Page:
“…President Carter makes me believe that - as frightening and appalling as so many things are in the world today - that there is nevertheless a very real possibility for peace and better lives for future generations if we strive to somehow get along and if we aspire to defining the upside of being human.” – Jonathan Demme, Director

Coming soon for educators on
  • Case studies in conflict resolution written by acclaimed journalist and author Jesse Kornbluth. They will focus on Camp David, East Timor and Northern Ireland and will be accompanied by video interviews with Nobel Peace Leureates Jose Ramos-Horta, John Hume, and President Carter. (Coming soon.)
  • Download a Human Rights question and answer sheet from Amnesty International to use in the classroom. (Coming soon.)


The Kite Runner posterOpens in theaters Dec. 14, 2007

Based one on of the most acclaimed novels in recent memory, THE KITE RUNNER is a profoundly emotional tale of friendship, family, devastating mistakes and redeeming love. Directed by Marc Forster ("Stranger Than Fiction," "Finding Neverland" and "Monsters Ball").

Click here to create a "Kite Runner Club" for your school to possibly win an advanced screening of the film or win limited-edition prizes like author-signed copies of the book.

For educators:

psst! We are re-launching and our new site will include an entire section just for you. You'll be able to: meet other teachers and educators; share lesson ideas; download curricula and more. Stay tuned!

Now that you've considered how many people teaching your children there are who would be sympathetic to this email, tell me you're not concerned.


Tyralis said...

From what i heard, the Kite Runner movie is actually not too politicized. But I have a sneaky feeling that the Darfur Movie and the Jimmy Carter movie...not so much.

My favorite part of that email was Jimmy Carter's "...intense sense of justice [that] compels him to pursue, with undiminished energy and hope, his lifelong and deeply spiritual vision of reconciliation and peace."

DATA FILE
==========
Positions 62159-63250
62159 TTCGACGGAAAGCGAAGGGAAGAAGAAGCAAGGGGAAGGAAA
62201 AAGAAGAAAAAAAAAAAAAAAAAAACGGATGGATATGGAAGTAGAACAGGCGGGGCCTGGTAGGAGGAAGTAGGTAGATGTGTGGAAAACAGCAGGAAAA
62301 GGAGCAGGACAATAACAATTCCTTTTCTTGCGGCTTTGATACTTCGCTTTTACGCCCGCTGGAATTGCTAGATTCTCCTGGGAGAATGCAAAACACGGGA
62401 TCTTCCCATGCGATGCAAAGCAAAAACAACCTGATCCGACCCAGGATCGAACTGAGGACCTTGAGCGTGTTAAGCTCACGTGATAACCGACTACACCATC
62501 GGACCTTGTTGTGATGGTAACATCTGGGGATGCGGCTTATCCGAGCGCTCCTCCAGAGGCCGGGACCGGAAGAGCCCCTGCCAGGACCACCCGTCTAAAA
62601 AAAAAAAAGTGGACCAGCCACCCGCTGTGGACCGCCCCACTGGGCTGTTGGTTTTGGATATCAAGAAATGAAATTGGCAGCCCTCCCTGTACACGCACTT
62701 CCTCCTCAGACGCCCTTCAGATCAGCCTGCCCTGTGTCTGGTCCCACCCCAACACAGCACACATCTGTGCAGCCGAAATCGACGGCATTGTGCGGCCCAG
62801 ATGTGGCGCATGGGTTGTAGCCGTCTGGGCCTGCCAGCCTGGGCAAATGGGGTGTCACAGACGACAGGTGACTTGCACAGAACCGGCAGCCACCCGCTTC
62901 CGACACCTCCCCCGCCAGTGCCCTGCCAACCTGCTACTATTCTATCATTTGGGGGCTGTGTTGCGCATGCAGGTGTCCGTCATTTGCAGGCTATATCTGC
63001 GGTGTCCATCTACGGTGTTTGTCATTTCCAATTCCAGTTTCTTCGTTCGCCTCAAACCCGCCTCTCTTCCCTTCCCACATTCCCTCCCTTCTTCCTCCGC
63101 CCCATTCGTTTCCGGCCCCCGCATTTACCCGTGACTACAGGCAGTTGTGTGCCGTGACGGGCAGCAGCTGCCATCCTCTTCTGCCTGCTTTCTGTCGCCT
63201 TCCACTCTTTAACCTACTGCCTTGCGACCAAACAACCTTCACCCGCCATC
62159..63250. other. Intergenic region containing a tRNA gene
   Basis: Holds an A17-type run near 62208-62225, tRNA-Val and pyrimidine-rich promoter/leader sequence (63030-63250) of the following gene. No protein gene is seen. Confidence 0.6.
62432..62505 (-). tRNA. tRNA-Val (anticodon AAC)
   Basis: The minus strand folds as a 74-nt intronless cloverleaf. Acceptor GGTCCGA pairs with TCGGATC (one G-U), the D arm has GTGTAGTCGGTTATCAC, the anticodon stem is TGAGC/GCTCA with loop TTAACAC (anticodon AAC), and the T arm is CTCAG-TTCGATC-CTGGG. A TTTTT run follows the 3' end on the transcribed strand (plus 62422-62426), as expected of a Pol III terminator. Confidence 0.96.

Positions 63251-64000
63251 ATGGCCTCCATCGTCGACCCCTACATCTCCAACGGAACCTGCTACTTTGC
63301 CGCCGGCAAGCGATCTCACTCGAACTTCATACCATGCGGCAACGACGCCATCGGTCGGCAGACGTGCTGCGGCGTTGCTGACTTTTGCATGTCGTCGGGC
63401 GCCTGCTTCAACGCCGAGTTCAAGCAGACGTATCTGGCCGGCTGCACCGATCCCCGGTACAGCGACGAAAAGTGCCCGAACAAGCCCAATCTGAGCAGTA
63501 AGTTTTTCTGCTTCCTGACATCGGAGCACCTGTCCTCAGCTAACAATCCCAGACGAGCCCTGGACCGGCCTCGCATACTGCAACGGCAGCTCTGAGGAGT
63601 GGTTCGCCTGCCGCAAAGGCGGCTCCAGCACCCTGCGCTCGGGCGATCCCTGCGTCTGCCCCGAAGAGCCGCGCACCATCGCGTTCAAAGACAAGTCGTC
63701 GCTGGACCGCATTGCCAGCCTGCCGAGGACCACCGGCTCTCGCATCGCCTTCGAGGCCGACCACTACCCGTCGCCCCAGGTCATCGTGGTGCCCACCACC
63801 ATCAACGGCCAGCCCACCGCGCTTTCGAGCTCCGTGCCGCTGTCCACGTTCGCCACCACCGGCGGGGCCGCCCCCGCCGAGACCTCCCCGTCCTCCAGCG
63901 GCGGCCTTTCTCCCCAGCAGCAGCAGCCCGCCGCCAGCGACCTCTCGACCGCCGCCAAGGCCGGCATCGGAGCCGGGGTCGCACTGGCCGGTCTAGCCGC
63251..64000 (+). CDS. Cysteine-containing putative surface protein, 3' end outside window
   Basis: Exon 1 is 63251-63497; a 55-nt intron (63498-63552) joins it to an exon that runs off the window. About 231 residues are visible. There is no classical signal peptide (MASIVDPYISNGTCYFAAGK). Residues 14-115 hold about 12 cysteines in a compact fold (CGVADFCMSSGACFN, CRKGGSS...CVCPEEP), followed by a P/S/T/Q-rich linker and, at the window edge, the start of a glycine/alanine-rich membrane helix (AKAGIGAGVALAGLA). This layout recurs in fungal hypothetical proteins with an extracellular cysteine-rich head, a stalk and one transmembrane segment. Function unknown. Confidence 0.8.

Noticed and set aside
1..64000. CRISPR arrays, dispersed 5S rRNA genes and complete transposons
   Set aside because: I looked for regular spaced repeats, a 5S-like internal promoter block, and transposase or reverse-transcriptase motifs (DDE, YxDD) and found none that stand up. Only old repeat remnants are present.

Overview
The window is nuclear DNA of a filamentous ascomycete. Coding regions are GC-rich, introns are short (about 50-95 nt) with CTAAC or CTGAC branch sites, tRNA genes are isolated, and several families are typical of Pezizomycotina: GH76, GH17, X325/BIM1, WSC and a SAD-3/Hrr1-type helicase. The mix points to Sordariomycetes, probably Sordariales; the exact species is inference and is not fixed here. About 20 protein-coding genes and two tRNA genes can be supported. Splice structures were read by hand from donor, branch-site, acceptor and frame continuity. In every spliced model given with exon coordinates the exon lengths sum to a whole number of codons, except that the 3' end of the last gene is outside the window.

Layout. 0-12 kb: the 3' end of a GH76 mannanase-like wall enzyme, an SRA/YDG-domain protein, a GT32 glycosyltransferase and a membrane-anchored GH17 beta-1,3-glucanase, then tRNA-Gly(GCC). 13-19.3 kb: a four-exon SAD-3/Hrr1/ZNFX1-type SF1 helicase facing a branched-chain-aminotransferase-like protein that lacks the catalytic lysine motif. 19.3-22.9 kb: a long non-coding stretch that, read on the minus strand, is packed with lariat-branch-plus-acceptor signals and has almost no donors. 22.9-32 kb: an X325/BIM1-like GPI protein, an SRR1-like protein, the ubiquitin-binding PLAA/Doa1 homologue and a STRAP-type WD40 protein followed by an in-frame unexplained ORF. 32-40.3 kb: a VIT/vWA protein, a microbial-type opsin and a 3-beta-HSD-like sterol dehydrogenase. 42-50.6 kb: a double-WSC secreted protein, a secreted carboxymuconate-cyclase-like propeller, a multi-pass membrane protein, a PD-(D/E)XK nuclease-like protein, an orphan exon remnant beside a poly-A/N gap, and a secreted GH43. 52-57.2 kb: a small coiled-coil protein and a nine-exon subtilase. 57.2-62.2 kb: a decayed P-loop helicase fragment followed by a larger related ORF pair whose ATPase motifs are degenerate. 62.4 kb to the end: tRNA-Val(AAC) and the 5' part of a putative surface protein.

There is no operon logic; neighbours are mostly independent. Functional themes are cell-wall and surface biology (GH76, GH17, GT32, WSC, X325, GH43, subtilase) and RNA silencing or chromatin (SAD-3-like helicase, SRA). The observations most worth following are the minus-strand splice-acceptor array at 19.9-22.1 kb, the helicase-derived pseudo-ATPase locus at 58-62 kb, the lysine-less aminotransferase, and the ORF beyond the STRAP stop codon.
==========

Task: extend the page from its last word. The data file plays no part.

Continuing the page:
I laughed out loud.

Darren said...

Laughed out loud, or cried out in agony?

Carter's never met a despot he didn't like.

Greg said...

Frankly, this conservative would love to get a hold of the Darfur stuff -- it is clearly a crisis that more needs to be done on.

However, the political action stuff is more "table in the lunchroom" than "classroom" appropriate stuff.

Darren said...

I've said for years now, the only solution in Darfur is for men with firearms to go there to end the slaughter. Talking doesn't work.

Linda said...

"guerrilla women breaking into praise songs"? Yeah, they would - right after they cheer the rape of their enemie's women. What a crock.

The Darfur story is simple - the same people who gave the world the Rwanda massacre are trying to eliminate any opposition to sharia of the harshest sort. First, they have virtually eliminated the Christians. Now, they're targeting the pagans, more moderate Muslims, and anyone else who stands in their way.

Anonymous said...

Bringing the lessons from Kite Runner into the classroom would be a remarkable learning experience to students.

It would also be interesting to compare Hosseini's novel to the movie's portray and compare/contrast. Also discussing why books can often discuss more controversial topics than movies is another point to discuss.

Kite Runner Movie